It is important to set it up properly which hitch system are you using now? All in all you will be surprized how little difference there is towing the 25.
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Old 06-18-2012, 03:11 PM   #7
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I agree with Mojo, I think you are pushing it with your Tacoma.
You didn't mention tow ratings. My guess is that it is 5000 pounds for your Tacoma. You are overloading by 2000+ pounds.
Check on the gcvw rating, you are going to overload that also, possibly by a margin heavier than you are exceeding the tow rating assuming you are going to load your vehicle for a vacation.
I tow a 6300 gvw (yours must be heavier at 7300) 25 Safari with a diesel Excursion. The Ex is overkill. It rarely shifts out of overdrive but I agree with the other posters that you need a full size, 8000 + tow rated half ton truck or suv to tow your trailer comfortably.
The shortcoming of a marginal tow vehicle is usually is not engine power but rather braking and chassis control particularly on curvy downgrades.
You may find that if you tow a lot, you will accelerate the wear on parts of your vehicle such as transmission and brakes. Particularly brakes..there are other threads in this forum about Tundras warping rotors even when towing within their tow ratings.
There is an aftermarket TRD rotor for the Tundra. Perhaps there is for the Tacoma as well. If so this would be a worthy upgrade.
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Old 06-18-2012, 03:27 PM   #8
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We have a 2006 Tundra 4.7 with about 6700# max towing recommended. That may be similar to your Tacoma, if equipped with tow package. Last year we traded a 2007 Safari SE 20' for the current FC 25'.

On most terrain the 25' towed as easily as the 20' (little difference in wind resistance) and was more stable with the tandem axles. Only in higher altitudes (6k to 8k feet) the Tundra seemed to be starved for air and struggled for power. Reducing speed and shifting down gets through fine though and we're never in a hurry. We tow at 55-60 mph and have traveled light for 50 years of camping.

We changed from stock passenger-rated tires to XL (Extra Load) tires and this made the rig much more stable, eliminated much of the side-to-side wobble of the soft passenger tires.

doug k
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Old 06-18-2012, 05:02 PM   #9
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Thanks everyone. This is great.....exactly what I was looking for. If we do move up to the 25. (which seems inevitable given out lifestyle and needs) we'll most likely start with the same TV and move to a more substantial one in the normal course of replacing the truck.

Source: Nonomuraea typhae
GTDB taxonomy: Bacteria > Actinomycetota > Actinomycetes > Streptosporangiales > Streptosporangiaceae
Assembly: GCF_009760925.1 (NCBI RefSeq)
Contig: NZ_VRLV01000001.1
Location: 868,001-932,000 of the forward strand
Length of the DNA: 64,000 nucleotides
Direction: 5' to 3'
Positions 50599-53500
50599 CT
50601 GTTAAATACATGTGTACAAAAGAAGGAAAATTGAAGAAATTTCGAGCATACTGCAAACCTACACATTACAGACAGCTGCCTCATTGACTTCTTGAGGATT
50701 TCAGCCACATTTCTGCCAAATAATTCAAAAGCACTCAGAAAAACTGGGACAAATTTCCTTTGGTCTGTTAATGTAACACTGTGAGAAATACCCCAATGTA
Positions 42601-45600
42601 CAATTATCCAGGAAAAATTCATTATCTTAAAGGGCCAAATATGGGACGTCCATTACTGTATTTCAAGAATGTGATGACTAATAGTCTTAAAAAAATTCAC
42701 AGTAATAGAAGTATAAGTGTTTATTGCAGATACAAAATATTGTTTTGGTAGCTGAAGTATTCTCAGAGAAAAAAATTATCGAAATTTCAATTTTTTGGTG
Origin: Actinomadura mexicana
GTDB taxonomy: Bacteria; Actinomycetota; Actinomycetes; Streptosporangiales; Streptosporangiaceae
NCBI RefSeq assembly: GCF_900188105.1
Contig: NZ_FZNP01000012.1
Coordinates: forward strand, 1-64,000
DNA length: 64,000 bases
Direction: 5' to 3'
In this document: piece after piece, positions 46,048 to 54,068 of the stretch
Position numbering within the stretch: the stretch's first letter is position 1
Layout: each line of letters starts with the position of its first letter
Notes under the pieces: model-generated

I've followed tire talk fairly extensively and will not doubt grab some of those larger Michelins you all seem to favor. The w/d system on the 25 I'm looking at is a Reese. I just gave the trailer a quick once over today. I have to go back with some time on my hands and really dig in now.

Although I'm not married to Toyota I have been please with my Taco. It's just crossing 50k and has given me no grief at all. Only complaint was that the advance cover I bought for it took forever and a day to install.. Apparently they make rails that snap right onto Almost every other truck on earth. Toyota owners get a package with a gazillion nuts and bolts and so-so instructions.
Oh well.....
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Old 06-18-2012, 06:03 PM   #10
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Here is some more "conservative" advice from an old-timer who is always surprised at how many Forum members are comfortable towing at the rated limits of their TV's. Historically those limit numbers have been made up by the marketing guys -- next year there will be SAE recommended standards. The old rule-of-thumb was to be conservative, tow at no more than 70% of what the marketing guys say.

As others have pointed out, there is more to it than just the ability to drag the trailer. Just for that issue you have to figure in steep grades and loss of power at elevation. Other critical variables include chassis strength, suspension strength, and most of all brakes. All of these are sized to go together, so if you are pushing one limit you are pushing them all.

My advice: get the larger tow vehicle, and enjoy the performance and the peace of mind.
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Old 06-18-2012, 06:20 PM   #11
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We went to a diesel 2500 Ram, but the F150 triton would have been more than enough ... just wanted to finally get a diesel. The tow/haul, beefier suspension, load range upgrade on tires, integrated brake controller, and brakes on the 3/4 T were a major improvement, however.
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Old 06-18-2012, 08:03 PM   #12
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Beersnob, don't "just grab some of those Michelins". Size here is very critical and "larger" probably is incorrect. Michelin may not make the size you best suited for your truck. $ave the experiment and call Andrew Thomson at Can-Am Airstream, he is the dealer and recognized towing expert who responded earlier. He advised me on my tires and has worked very well.

doug k
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Old 06-18-2012, 08:53 PM   #13
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Quote:
Originally Posted by handn
I agree with Mojo, I think you are pushing it with your Tacoma.
You didn't mention tow ratings. My guess is that it is 5000 pounds for your Tacoma. You are overloading by 2000+ pounds..

Actually it's 6500 with the tow package so the overload, if any, won't be anywhere near what you are guessing. But we do tend to load the tv down pretty well.
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Old 06-18-2012, 08:56 PM   #14
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Quote:
Originally Posted by dkottum
Beersnob, don't "just grab some of those Michelins". Size here is very critical and "larger" probably is incorrect. Michelin may not make the size you best suited for your truck. $ave the experiment and call Andrew Thomson at Can-Am Airstream, he is the dealer and recognized towing expert who responded earlier. He advised me on my tires and has worked very well.

doug k
Will do but actually I was referring to the trailer tires.